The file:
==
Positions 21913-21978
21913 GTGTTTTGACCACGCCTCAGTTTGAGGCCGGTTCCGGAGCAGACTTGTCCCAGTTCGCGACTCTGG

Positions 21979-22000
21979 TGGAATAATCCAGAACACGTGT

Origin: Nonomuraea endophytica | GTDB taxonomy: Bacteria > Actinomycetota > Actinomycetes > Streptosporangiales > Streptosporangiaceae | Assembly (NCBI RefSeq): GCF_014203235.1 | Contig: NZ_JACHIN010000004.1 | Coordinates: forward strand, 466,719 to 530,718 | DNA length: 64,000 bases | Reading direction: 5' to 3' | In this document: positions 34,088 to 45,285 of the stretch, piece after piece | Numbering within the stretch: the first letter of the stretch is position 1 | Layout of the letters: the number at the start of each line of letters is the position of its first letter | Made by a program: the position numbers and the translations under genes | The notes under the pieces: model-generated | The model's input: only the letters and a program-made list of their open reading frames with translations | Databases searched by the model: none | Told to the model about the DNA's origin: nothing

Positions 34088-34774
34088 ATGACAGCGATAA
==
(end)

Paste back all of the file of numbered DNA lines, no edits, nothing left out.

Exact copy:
Positions 21913-21978
21913 GTGTTTTGACCACGCCTCAGTTTGAGGCCGGTTCCGGAGCAGACTTGTCCCAGTTCGCGACTCTGG

Positions 21979-22000
21979 TGGAATAATCCAGAACACGTGT

Origin: Nonomuraea endophytica | GTDB taxonomy: Bacteria > Actinomycetota > Actinomycetes > Streptosporangiales > Streptosporangiaceae | Assembly (NCBI RefSeq): GCF_014203235.1 | Contig: NZ_JACHIN010000004.1 | Coordinates: forward strand, 466,719 to 530,718 | DNA length: 64,000 bases | Reading direction: 5' to 3' | In this document: positions 34,088 to 45,285 of the stretch, piece after piece | Numbering within the stretch: the first letter of the stretch is position 1 | Layout of the letters: the number at the start of each line of letters is the position of its first letter | Made by a program: the position numbers and the translations under genes | The notes under the pieces: model-generated | The model's input: only the letters and a program-made list of their open reading frames with translations | Databases searched by the model: none | Told to the model about the DNA's origin: nothing

Positions 34088-34774
34088 ATGACAGCGATAA